Contact Us Host an Event Volunteer Join

Q. Who is Mr. Smarty Plants?

A: There are those who suspect Wildflower Center volunteers are the culpable and capable culprits. Yet, others think staff members play some, albeit small, role. You can torture us with your plant questions, but we will never reveal the Green Guru's secret identity.

Help us grow by giving to the Plant Database Fund or by becoming a member

Did you know you can access the Native Plant Information Network with your web-enabled smartphone?

Share

Ask Mr. Smarty Plants

Ask Mr. Smarty Plants is a free service provided by the staff and volunteers at the Lady Bird Johnson Wildflower Center.

Search Smarty Plants
See a list of all Smarty Plants questions

Please forgive us, but Mr. Smarty Plants has been overwhelmed by a flood of mail and must take a break for awhile to catch up. We hope to be accepting new questions again soon. Thank you!

Need help with plant identification, visit the plant identification page.

 
rate this answer
Not Yet Rated

Saturday - May 05, 2012

From: Missouri City, TX
Region: Southwest
Topic: Grasses or Grass-like
Title: Native lawn solution for Southeast Texas from Missouri City TX
Answered by: Barbara Medford

QUESTION:

I noticed the native lawn article regarding Habiturf states it is for "North, West and Central Texas". What is the recommended native lawn solution for Southeast Texas/Gulf Coast (Houston/Galveston)? Thanks

ANSWER:

Sadly, there really is not a native lawn mix (at least not yet) for the area you are interested in. It has taken some time and experimentation to come up with the seed mix that can grow thickly enough to discourage weeds, go with minimum water during drought seasons, and only needs mowing a couple times a year. Another problem is shade-Habiturf needs about 5 hours a day of sun. Lawns beneath trees and other shade are difficult. There are a number of native grasses that will grow in your area and/or tolerate shade, but they are not what could be called lawn grasses.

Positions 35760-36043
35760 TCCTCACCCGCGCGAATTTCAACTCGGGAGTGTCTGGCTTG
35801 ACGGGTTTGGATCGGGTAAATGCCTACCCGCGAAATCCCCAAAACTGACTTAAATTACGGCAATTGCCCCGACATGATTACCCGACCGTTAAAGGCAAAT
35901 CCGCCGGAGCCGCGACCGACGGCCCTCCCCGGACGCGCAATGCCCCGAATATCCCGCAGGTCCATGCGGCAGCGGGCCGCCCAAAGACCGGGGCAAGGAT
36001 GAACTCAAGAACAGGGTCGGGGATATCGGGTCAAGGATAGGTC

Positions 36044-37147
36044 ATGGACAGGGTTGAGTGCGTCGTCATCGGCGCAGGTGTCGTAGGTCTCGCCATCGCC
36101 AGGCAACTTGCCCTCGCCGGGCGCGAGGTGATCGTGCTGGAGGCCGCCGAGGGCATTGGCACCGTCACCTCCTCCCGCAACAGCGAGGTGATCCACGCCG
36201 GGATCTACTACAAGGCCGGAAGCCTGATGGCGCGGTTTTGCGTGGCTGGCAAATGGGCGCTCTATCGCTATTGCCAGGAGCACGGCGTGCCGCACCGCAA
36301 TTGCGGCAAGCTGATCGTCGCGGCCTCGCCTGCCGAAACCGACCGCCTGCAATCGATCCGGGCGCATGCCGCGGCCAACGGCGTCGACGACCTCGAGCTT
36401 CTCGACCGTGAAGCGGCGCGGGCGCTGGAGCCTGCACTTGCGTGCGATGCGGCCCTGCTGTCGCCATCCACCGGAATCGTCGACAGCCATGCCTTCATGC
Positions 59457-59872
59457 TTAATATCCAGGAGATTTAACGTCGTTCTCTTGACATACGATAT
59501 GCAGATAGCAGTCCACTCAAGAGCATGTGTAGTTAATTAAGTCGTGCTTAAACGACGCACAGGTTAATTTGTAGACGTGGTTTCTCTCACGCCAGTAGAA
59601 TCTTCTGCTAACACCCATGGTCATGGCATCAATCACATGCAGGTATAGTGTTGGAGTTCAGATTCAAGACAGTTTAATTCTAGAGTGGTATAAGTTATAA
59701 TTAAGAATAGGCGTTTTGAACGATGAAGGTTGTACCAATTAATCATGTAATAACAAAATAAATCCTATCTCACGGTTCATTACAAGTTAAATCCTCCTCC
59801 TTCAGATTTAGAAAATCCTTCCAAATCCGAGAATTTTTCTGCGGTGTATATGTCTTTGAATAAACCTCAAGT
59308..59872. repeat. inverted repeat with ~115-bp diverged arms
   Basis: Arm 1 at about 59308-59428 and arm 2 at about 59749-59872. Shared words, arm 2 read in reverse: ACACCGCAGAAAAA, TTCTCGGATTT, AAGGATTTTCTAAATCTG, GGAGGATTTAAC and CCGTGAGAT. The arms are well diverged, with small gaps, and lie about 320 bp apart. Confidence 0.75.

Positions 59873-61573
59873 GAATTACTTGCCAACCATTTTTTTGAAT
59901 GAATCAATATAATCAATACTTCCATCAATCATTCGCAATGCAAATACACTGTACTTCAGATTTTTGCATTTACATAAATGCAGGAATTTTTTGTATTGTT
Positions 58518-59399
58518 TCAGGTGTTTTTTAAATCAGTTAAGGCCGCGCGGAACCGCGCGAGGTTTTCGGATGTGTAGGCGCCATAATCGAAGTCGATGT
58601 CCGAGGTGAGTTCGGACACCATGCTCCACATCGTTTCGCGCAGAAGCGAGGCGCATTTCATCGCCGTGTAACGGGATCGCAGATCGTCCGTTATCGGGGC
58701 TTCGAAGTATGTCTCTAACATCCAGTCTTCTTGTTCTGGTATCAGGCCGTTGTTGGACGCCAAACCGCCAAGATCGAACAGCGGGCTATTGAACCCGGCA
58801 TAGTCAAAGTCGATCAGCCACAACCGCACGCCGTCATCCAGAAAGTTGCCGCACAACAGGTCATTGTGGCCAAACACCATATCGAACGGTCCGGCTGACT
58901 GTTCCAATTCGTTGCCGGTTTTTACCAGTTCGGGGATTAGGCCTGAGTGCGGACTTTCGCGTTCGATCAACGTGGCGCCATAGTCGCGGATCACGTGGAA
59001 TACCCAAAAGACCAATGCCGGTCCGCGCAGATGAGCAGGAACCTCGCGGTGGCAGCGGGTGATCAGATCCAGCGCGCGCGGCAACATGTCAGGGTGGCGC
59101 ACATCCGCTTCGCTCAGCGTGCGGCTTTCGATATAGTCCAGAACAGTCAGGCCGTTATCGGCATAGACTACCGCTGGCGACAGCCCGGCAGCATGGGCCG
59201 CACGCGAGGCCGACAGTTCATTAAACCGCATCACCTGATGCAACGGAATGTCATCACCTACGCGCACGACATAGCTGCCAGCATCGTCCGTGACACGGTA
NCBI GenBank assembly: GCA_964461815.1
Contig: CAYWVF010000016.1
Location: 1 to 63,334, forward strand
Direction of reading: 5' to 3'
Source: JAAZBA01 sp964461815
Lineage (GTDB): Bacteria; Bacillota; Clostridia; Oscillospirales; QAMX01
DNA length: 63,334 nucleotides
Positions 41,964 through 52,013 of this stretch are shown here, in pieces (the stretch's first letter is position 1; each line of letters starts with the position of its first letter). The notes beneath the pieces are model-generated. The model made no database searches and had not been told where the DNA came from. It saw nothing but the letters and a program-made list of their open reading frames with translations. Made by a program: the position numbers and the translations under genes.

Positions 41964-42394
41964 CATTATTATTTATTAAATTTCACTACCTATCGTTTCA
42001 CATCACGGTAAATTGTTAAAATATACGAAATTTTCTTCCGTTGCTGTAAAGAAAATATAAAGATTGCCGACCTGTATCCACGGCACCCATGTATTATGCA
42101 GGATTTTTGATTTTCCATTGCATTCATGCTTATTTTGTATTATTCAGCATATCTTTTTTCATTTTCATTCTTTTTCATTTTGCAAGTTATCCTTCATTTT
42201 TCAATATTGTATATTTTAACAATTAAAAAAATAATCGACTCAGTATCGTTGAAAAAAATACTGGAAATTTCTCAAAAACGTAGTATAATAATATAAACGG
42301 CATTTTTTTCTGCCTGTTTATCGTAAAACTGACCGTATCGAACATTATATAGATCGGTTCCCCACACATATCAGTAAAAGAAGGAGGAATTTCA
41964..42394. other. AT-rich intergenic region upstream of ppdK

As we move into more heat and drought, the research team at the Lady Bird Johnson Wildflower Center is aware of the needs of this sort of grass in many parts of the country, not just Central Texas. Like all research, this is a function of the availability of funds and other resources to make it possible.

In case you have not already done so, please read this article on Habiturf, which shows a 5-minute video on the planting of Habiturf. On the same page are three more links to more information on the subject. You will learn that this is not a do-it-all, sprinkle seeds on top of turf lawn. Would that it were that easy.

 

More Grasses or Grass-like Questions

Will not cutting grass make its roots stronger?
May 27, 2009 - I live on a lake that has a hill. There is some problem with erosion on the hillside. Our association wants us to not cut the grass to stop the erosion. How does not cutting the grass help the roots g...
view the full question and answer

Possibility of root rot in Praire flame-leaf sumac
July 08, 2004 - I bought a prairie sumac two years ago and it was fine until recently when we had a lot of rain in Austin. Now the leaves are all brown and it appears to be dying. Is there something I can do? I reall...
view the full question and answer

Failure to bloom of gulf muhly in Dripping Springs TX
April 19, 2010 - I have had several gulf muhly in my garden for about 8 years, but last fall they did not bloom, however several others only feet away did. Do you have any idea why this might have occurred?
view the full question and answer

Creating a wildflower meadow
May 18, 2013 - I have an area 1-6 acres worth that is currently grass that I would like to overseed with wildflower seed. The local native plant nursery says that would be a waste. I don't really want to kill gra...
view the full question and answer

Tropical Texas landscape from Houston
March 04, 2013 - Do you know of any public (or at least photographed) place in Texas that has been landscaped entirely with native "tropical-looking" (i.e. evergreen but NOT conifer and NOT succulent/arid) species? ...
view the full question and answer

Support the Wildflower Center by Donating Online or Becoming a Member today.